Advanced television's growing pains -- along with its growth trajectory -- were evident during this week’s ATSC "Full Steam Ahead" annual member meeting and conference. Discussions veered from NextGen TV's ability to make traditional broadcasting better to entry paths for entirely new data delivery ventures.
At the members-only session on Wednesday (Aug. 25), the focus was on the role of the core network, which "is going to be critical for IP datacasting," and operational issues such as "inter-tower communications network," Advanced Television Systems Committee President Madeleine Noland told Broadcasting + Cable. The next day's open conference looked toward evolving services, such as vehicular connectivity and regulatory oversight, offering a mixed collection of success stories and hopeful dreams.
And throughout the hybrid program (about 190 people in Washington’s Reagan Center plus about 90 others tuned into a live video stream), there was an upbeat "vibe" (as Noland called it) and a pep-rally motif as broadcasters and vendors encouraged each other with data about service launches and promising TV receiver sales forecasts that envision up to two million NextGen TV sets in homes with two years.
Nonetheless, "As we move into ATSC 3.0, the puzzle gets a lot harder," said ATSC Chairman Lynn Claudy, who is also senior VP technology at the National Association of Broadcasters.
"The notion of broadband service and data applications brings out a new set of industry players," Claudy acknowledged.
'Road Shows Are Back'
"This is about much more than standards development," Claudy added in his opening conference remarks. He pointed out that "standards development is still a core function," but insisted that a "standard is no good if no one understands it."
With that in mind, Claudy said, NAB will sponsor a series of at least five seminars around the country to show TV station business and technical executives how to implement ATSC 3.0 applications. The sessions will be "an all-day deep dive" into NextGen TV, reviving earlier NAB industry education projects. "Road shows are back," Claudy said.
The ATSC conference heard encouraging words from two Republican members of the Federal Communications Commission and field reports from pioneering NextGen TV ventures in Lansing, Michigan, Phoenix and elsewhere.
The core network "will supply the efficiency that will be necessary to provide services that will be attractive in the market place," Noland told B+C.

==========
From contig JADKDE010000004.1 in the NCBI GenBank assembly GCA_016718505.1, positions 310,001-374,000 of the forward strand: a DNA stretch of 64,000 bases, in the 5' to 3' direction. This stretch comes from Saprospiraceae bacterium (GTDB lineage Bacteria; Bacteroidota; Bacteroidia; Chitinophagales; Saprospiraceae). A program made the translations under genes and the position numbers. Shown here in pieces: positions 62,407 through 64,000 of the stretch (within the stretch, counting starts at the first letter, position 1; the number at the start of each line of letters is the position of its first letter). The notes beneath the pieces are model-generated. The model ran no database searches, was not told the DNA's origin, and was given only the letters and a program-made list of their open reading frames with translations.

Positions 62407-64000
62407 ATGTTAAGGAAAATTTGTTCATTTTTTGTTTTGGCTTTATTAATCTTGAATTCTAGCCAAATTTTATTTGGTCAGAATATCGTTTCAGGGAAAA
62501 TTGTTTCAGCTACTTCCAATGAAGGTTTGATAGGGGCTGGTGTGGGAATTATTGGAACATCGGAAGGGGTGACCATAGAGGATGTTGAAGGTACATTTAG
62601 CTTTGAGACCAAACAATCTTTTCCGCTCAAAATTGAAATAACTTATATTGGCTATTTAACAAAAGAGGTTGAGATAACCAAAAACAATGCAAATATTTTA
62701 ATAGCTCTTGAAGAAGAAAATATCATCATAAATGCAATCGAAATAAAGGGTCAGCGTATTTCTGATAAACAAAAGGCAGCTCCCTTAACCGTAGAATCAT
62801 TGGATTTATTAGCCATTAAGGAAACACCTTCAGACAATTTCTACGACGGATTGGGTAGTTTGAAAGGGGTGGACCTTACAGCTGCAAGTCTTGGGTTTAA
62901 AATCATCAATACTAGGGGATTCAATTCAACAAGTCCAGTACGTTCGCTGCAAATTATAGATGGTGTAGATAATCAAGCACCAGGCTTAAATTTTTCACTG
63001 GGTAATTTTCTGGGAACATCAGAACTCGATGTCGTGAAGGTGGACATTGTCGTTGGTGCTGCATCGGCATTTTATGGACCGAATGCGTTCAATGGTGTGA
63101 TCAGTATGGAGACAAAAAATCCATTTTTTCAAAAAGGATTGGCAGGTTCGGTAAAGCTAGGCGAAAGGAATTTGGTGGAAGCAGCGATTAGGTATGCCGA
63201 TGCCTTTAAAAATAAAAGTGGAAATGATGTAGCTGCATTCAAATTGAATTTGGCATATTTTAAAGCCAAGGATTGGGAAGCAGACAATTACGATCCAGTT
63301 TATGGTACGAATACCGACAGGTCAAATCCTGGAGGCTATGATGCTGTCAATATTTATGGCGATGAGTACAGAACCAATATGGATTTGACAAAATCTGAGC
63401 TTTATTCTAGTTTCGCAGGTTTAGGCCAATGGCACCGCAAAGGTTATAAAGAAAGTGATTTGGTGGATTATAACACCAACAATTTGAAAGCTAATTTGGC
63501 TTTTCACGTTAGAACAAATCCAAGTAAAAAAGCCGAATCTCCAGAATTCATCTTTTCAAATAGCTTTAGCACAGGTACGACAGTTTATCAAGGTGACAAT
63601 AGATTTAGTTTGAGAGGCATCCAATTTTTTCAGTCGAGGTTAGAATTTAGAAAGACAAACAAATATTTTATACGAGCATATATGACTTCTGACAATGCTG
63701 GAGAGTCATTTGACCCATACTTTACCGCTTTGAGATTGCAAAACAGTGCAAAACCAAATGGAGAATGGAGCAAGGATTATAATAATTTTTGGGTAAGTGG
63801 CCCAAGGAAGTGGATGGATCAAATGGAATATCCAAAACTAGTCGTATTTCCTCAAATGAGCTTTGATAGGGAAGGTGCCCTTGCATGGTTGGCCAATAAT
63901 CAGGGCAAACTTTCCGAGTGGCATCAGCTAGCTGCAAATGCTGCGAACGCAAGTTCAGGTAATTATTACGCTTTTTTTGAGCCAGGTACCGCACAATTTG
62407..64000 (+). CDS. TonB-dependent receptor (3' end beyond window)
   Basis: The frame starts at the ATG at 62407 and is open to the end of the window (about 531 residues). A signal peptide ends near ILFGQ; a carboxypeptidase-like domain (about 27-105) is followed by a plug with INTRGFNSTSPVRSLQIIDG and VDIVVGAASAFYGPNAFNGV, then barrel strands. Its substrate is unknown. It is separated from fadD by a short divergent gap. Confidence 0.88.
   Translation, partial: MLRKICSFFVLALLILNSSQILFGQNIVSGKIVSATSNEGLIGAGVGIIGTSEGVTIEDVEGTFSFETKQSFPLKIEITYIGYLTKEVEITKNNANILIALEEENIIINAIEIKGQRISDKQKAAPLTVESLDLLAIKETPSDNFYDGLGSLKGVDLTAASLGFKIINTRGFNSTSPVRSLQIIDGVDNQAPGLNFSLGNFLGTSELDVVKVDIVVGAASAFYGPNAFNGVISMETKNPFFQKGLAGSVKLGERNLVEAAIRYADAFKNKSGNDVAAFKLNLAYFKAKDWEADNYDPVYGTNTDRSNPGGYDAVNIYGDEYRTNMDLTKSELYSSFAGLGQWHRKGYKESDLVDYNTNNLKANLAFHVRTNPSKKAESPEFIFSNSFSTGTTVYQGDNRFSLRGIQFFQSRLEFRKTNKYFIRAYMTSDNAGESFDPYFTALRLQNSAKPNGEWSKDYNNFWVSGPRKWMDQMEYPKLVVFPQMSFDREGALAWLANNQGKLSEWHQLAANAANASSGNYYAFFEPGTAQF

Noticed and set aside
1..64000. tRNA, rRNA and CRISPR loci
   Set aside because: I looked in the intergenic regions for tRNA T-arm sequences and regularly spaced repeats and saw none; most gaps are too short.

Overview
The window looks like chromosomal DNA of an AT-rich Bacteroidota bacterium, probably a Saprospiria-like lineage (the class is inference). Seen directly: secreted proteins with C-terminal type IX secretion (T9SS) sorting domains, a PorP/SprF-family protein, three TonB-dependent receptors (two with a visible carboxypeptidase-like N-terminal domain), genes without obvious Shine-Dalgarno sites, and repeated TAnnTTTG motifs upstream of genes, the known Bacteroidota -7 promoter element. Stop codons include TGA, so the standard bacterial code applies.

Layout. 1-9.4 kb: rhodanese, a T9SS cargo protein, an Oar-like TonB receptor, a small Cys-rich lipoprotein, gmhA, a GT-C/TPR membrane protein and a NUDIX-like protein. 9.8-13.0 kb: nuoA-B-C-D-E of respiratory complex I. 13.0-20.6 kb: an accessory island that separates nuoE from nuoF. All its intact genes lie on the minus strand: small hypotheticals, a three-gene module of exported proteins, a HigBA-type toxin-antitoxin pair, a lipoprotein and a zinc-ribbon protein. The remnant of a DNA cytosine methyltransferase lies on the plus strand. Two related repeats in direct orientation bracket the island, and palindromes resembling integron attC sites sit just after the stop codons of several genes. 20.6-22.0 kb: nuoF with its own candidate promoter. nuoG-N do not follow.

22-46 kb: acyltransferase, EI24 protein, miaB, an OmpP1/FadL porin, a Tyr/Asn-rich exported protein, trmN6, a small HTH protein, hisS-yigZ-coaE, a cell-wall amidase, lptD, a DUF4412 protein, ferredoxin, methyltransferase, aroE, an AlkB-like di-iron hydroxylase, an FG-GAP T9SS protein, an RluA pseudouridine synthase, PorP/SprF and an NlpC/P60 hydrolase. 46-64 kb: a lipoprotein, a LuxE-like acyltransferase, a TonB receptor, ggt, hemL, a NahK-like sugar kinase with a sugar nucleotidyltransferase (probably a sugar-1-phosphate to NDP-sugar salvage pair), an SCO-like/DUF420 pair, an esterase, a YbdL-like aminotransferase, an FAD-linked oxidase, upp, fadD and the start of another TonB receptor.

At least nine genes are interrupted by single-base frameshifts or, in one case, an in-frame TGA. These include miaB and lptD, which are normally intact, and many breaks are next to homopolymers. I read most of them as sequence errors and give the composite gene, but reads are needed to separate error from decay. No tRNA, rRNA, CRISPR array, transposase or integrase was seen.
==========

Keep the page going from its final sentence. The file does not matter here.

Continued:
She characterized the inter-tower communications network as analogous to the studio-to-transmitter link, which she said might travel via microwave or fiber link. In the IP version, a broadcaster will have to "commit some of [its] own bandwidth to get data form one tower to another." She acknowledged that "STL is not cheap," but it "gives broadcasters another option" for their entry into the local data marketplace.
Noland noted that because there is line-of-sight, "You can get data between towers more efficiently and the equipment on the towers is professional quality," which will give broadcasters a near-term advantage "before MIMO [multiple-input and multiple-output] is available" on some other wireless networks. She cited the "tremendous efficiencies" of the broadcast structure.
Noland summed up the looming competitive battleground of data delivery: "If you want to win in the commodity market, you have to win on price and service." She said that broadcasters feel that their one-to-many use cases will appeal to customers in the evolving data delivery business.
Carr, Simington Explore Big Tech Competitive Role
Two Republican FCC commissioners took part in the ATSC conference. Commissioner Brendan Carr extolled the data opportunities of NextGen TV, saying that it “makes it easy to cellularize the broadcast signal” for a “broadcast internet” that will generate innovative applications. In an on-stage conversation with Noland, Carr encouraged TV stations to go “beyond the broadcast TV model,” citing opportunities in education.
In response to a question about the role of Locast (the over-the-air streaming service) and another proposal for dealing with multichannel video program distributors (MVPDs) streaming use of spectrum, Carr said, "I'm all for listening to how FCC can encourage facilities-based competition. I'm open to hearing ideas about how to make sure entities have fair access."
Carr said he favors an approach that enables "every one of these technologies get out there and compete" but acknowledged that, "we have to work through various bodies of law," including retransmission consent rules that focus on facilities-based competition.
The commissioner emphasized that NextGen TV developments "outside the usual broadcast silo" will be "huge," and he called the shift to the new technology "a very different transition" from the DTV migration more than a decade ago.
Carr also addressed the issue of how Big Tech (i.e., Silicon Valley companies) will compete with broadcasters' digital delivery plans. He cited the "imbalance" of broadcasters in the faceoff with "big tech" companies' communications' agendas, and he encouraged broadcasters to delve deeper into enabling disruptive technologies themselves.
"The FCC needs to adjust its approach to large tech companies," he said. Carr cited the need for Section 230 reform, but offered no specifics about his outlook.
Carr said that there is an "imbalance."
"There is a different treatment," he said. "We need to take a much stronger position of accountability." Asserting that tech companies "don't contribute" Carr suggested that for some of the spectrum issues, the Department of Homeland Security should lead and "we should work collaboratively," including communications industry involvement.